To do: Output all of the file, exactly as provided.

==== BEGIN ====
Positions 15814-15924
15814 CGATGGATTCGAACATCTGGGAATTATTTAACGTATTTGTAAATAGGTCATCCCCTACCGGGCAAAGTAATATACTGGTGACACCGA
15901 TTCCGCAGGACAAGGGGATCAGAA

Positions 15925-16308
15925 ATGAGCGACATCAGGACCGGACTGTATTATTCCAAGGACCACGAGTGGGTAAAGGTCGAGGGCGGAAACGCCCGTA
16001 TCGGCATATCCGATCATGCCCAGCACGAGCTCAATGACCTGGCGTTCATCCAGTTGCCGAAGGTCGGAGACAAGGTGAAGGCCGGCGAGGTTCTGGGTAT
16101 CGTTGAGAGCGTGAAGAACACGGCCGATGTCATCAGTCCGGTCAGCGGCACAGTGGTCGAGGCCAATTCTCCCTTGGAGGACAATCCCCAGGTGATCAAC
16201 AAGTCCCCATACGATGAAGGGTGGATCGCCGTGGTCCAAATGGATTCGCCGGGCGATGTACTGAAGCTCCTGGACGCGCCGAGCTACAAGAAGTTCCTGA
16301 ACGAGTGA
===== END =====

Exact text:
Positions 15814-15924
15814 CGATGGATTCGAACATCTGGGAATTATTTAACGTATTTGTAAATAGGTCATCCCCTACCGGGCAAAGTAATATACTGGTGACACCGA
15901 TTCCGCAGGACAAGGGGATCAGAA

Positions 15925-16308
15925 ATGAGCGACATCAGGACCGGACTGTATTATTCCAAGGACCACGAGTGGGTAAAGGTCGAGGGCGGAAACGCCCGTA
16001 TCGGCATATCCGATCATGCCCAGCACGAGCTCAATGACCTGGCGTTCATCCAGTTGCCGAAGGTCGGAGACAAGGTGAAGGCCGGCGAGGTTCTGGGTAT
16101 CGTTGAGAGCGTGAAGAACACGGCCGATGTCATCAGTCCGGTCAGCGGCACAGTGGTCGAGGCCAATTCTCCCTTGGAGGACAATCCCCAGGTGATCAAC
16201 AAGTCCCCATACGATGAAGGGTGGATCGCCGTGGTCCAAATGGATTCGCCGGGCGATGTACTGAAGCTCCTGGACGCGCCGAGCTACAAGAAGTTCCTGA
16301 ACGAGTGA